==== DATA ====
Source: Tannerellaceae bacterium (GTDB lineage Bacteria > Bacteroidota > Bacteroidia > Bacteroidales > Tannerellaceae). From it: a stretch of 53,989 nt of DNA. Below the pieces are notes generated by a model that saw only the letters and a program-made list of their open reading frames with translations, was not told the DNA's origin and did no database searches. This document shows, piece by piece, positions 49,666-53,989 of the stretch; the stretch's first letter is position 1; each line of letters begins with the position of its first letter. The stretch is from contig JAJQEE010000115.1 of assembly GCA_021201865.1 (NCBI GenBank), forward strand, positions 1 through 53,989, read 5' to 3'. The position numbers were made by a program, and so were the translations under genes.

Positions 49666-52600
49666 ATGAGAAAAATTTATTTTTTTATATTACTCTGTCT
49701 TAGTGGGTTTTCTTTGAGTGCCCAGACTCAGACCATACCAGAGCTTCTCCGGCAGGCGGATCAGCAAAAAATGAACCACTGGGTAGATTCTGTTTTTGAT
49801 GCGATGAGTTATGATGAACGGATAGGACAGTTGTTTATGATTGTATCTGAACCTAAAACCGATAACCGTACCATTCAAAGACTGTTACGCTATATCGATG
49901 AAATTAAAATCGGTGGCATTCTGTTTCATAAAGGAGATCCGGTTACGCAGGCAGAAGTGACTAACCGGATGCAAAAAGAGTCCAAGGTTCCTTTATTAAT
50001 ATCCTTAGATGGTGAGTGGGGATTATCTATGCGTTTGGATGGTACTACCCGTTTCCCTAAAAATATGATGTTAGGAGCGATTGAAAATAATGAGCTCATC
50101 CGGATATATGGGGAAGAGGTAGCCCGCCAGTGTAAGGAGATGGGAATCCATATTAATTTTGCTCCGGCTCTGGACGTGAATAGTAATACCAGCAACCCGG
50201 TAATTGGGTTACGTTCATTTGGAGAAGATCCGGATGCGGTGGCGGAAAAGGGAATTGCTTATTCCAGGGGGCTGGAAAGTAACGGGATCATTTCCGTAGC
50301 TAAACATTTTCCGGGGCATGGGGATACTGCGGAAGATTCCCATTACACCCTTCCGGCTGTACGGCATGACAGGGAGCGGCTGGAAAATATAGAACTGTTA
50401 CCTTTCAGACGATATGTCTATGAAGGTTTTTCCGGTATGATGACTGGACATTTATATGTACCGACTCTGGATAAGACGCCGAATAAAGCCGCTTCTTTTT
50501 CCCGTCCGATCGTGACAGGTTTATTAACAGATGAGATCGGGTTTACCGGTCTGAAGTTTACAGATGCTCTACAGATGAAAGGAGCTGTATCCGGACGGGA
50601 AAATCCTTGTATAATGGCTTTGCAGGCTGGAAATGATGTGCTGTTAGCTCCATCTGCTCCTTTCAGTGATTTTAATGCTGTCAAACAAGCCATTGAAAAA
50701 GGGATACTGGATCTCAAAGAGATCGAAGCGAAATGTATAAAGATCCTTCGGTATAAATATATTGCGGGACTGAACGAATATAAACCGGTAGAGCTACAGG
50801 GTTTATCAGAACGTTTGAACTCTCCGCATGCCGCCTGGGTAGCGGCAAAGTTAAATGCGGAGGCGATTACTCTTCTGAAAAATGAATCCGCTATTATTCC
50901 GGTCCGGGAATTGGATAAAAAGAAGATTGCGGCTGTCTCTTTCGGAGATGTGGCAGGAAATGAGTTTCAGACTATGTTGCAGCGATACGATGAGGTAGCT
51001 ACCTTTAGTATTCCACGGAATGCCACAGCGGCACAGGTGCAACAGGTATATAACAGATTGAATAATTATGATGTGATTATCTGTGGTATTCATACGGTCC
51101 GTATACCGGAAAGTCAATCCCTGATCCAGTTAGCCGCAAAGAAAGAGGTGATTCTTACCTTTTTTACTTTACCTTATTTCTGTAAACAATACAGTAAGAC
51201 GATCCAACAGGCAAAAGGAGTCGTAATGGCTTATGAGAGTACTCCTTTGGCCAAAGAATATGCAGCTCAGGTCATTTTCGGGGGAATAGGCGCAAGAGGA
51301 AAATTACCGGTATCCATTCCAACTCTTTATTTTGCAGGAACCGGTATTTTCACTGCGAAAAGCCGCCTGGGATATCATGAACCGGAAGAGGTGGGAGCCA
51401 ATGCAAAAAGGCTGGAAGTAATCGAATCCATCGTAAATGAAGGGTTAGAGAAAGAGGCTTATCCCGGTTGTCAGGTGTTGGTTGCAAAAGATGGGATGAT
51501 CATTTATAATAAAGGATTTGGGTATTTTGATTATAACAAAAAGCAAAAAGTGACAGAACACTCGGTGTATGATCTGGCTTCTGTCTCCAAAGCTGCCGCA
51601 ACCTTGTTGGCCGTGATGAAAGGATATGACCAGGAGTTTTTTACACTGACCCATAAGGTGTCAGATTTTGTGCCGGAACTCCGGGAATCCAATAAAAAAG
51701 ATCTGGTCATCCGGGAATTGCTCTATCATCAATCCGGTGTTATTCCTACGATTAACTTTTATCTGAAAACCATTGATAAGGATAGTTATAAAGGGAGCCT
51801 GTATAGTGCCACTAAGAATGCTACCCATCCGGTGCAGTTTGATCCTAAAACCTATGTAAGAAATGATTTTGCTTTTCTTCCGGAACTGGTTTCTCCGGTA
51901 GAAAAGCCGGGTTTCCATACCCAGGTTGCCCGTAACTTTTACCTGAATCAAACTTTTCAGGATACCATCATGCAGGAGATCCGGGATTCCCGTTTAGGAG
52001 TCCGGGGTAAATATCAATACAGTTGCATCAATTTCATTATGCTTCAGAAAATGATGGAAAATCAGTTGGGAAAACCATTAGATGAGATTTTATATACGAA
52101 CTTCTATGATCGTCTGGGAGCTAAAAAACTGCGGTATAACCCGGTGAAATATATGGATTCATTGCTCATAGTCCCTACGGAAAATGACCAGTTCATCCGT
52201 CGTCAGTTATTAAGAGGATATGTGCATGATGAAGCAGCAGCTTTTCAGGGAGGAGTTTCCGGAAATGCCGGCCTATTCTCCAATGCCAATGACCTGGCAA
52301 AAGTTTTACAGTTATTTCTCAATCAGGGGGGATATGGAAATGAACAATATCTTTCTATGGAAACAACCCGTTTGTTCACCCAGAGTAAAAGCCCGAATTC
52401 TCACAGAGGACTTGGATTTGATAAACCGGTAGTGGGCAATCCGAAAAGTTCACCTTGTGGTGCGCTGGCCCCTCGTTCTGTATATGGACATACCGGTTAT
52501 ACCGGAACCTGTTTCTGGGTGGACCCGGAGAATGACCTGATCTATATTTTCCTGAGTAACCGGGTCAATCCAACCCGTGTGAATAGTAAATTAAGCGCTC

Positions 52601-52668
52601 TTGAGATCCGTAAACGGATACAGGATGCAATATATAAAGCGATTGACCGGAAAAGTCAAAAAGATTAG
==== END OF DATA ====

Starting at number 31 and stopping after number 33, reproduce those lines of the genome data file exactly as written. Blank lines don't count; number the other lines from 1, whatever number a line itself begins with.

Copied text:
52401 TCACAGAGGACTTGGATTTGATAAACCGGTAGTGGGCAATCCGAAAAGTTCACCTTGTGGTGCGCTGGCCCCTCGTTCTGTATATGGACATACCGGTTAT
52501 ACCGGAACCTGTTTCTGGGTGGACCCGGAGAATGACCTGATCTATATTTTCCTGAGTAACCGGGTCAATCCAACCCGTGTGAATAGTAAATTAAGCGCTC

Positions 52601-52668